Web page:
We can understand why non-Americans find it confusing that we refer to a class of students as freshman or sophomores (and so on) but it’s what we Americans have grown up with so let us explain the origin. The word “freshman” dates back to the mid-16th century in which it meant either “newcomer” or “novice.”
With that in mind, doesn’t it make more sense that we Americans call the ninth grade class — as well as first-year college students — freshman? No? Oh well, we tried.
One Step at a Time
We have to admit that up until we scrolled through this list of questions about American schools, we were under the impression that we lived pretty normal lives growing up.
Apparently, though, that is not the case. Take math class, for instance. Doesn’t it make sense that you’d split up the different areas of math including algebra, geometry, trigonometry, and calculus? Wouldn’t it be overwhelming to learn that all at once?
Homecoming King & Queen
While American schools don’t have dances and balls literally every other week, as this Twitter user claims, homecoming and prom are two very common traditions when it comes to American culture.
In high school, all four grades are permitted to attend the homecoming dance, which usually occurs earlier in the year. In most schools, though, only the junior and senior classes are invited to attend the prom — which typically takes place later in the year around graduation time.
Senior Skip Day
This one made us giggle quite a bit. This Twitter user does have a point. And as cool as it would be for teenage kids to have this much freedom, that’s usually not the way it goes. Believe it or not, these television shows and films glorify what it’s actually like to live life as an American teenager.
While it’s known that seniors have a bit more leeway in terms of what they can get away with, in general, you can’t just come and go as you please. Your parents will still get notified and you may even get in trouble with the school.
Everything Is Bigger in the USA
Just like everything else in America, public schools are typically quite big. Perhaps that’s why we have the luxury of separate classrooms for each class subject. In any case, while class numbers do range, the average number of students in a single grade is a little over 500.
With that in mind, you can imagine how long the graduation ceremony would take just for one senior class. And @lovebotluke, you got that right — college life is super fun!
Private or Preparatory School
Aside from government-funded public schools, parents also have the option to send their kids to private schools. Unlike public schools, though, parents and/or guardians are required to pay out-of-pocket for tuition as well as other costs. This can include uniforms, textbooks, laptops, and more.
Why? Because they’re not administered by local, state, or national governments. What’s more, in many instances, the kid(s) actually has to apply and get accepted to the school before attending.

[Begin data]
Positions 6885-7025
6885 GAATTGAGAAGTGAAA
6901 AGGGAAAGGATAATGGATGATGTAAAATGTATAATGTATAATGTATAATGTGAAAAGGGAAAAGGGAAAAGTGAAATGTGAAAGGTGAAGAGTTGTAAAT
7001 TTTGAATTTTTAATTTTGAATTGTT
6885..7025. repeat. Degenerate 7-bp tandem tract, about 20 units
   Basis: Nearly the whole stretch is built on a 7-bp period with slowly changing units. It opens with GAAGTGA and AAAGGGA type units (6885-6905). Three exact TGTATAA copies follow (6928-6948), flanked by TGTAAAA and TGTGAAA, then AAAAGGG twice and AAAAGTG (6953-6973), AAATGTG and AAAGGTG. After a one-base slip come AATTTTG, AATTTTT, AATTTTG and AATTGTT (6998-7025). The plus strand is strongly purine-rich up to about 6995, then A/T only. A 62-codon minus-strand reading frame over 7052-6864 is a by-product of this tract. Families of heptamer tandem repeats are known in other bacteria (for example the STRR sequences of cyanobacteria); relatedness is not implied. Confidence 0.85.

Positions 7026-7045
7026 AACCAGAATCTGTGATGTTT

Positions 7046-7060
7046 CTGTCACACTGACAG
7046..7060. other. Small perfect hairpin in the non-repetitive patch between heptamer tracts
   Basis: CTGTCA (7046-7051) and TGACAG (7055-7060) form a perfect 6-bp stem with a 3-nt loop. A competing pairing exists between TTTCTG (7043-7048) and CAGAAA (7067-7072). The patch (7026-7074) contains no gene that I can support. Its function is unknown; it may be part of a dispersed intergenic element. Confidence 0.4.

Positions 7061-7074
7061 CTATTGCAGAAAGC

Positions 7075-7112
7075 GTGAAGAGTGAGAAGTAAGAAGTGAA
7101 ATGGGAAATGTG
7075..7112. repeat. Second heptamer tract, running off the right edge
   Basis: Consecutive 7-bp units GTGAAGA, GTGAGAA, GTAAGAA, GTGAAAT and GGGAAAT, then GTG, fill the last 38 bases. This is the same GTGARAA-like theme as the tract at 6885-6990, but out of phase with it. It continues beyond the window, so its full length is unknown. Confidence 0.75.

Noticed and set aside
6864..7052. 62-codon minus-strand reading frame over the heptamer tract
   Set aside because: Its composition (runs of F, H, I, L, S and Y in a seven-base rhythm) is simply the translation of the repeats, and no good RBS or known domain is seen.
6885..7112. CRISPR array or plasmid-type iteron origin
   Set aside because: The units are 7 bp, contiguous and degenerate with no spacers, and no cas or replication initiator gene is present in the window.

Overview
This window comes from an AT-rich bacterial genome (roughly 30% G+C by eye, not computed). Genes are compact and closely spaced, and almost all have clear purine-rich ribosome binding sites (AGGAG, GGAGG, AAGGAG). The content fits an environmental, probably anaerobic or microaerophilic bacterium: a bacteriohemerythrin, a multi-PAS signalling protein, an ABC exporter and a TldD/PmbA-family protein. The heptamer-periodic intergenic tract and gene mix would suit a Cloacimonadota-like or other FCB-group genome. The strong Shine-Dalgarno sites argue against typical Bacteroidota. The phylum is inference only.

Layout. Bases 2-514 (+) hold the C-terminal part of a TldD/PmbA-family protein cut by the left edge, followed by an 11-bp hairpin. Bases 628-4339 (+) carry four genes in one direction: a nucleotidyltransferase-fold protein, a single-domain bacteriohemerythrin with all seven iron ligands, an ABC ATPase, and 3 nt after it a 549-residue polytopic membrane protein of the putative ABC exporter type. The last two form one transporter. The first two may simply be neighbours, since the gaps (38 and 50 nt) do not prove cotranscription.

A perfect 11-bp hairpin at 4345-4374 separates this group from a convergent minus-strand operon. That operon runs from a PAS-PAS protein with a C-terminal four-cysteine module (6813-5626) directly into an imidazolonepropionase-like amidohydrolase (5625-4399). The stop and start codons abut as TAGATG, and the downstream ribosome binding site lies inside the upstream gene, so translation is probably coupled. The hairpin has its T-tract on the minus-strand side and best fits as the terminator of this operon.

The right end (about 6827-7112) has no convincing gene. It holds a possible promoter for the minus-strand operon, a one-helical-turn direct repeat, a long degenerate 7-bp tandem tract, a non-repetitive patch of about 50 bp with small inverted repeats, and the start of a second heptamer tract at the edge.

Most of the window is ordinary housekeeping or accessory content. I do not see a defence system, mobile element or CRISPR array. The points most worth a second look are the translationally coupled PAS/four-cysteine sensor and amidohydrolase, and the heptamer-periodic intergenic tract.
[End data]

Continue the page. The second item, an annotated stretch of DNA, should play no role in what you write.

I Do Not Envy You
This isn’t so much a question as it is a statement — and an accurate one at that. Twitter user Percy Hype Man is both fascinated and terrified by the American schooling system.
While many of us don’t know anything else, as we grew up with this very system, we’re beginning to realize (thanks to these Twitter users) there may be a few places that need fixing when it comes to the education system in the United States.
Alright, don’t misunderstand us — we agree with many of the posters that made this list. There are certain methods we Americans use that just don’t make sense. But, letter grades? Come on.
We certainly can’t be the only country to follow this grading system. How does this ‘zero to ten’ scale work? And really, how is it easier to use? A, B, C, D, F is pretty self-explanatory. Are we totally wrong here?
Do the Wave!
This post isn’t necessarily from a non-American’s point-of-view but due to the fact that this Twitter user is referring to a weird school tradition in America, we only thought it would be fair to include it in this list.
While pep rallies can be fun and get the students riled up for an exciting event or sports game, we can understand how strange it would look to a foreigner or non-American to see a bunch of kids screaming, chanting, and dancing around with the school mascot.
Strange PE Practices
You probably won’t see any school in a different country make you do crazy things like this. In our opinion, this is a rather fun way of avoiding having to run, but you still end up getting a lot of physical activity.
However, building a human pyramid is very hard and can be way more dangerous than running. We would probably choose running over forming a human pyramid and toppling over.
You Guys Are Buying Yo-Yos?
This one definitely goes over the heads of non-Americans as you wouldn’t ever see yo-yos being sold on a school campus. However, this is America — land of the free, home of the brave!
Back when yo-yos became a thing and everyone was trying to pull off cool tricks, American schools would hold presentations of such tricks and let kids participate in them as a form of extra-curricular activities.
Let’s Go Bowling!
Hey, at least you got to compensate with something right? As American schools have a bunch of different clubs and classes to take, sometimes they’ll assign you a very random course you have to take in order to meet all the required credits for that semester.
Bowling class doesn’t sound too bad, though. We would totally want to learn bowling at school and get to play for free!
Different Lunch Periods
One thing that most non-Americans get very surprised knowing is that American schools have different lunch periods for different grades. Everyone does not have lunch together, but rather in their own lunch periods.
This actually seems like a club activity to some people and very weird to others. We understand why there need to be separate lunch periods for different grades, as this can help avoid large crowds in the cafeteria.
Summary of the School System in America
Well, to sum it up, this is exactly what non-Americans — and to our surprise — even Americans would say about the American education system. It’s just straight-up weird and can be quite confusing at times.
The rest of the world struggles to understand their school system while Americans mostly complain about it and dread it. However, most people have accepted the fact that it is what it is. You just have to deal with it.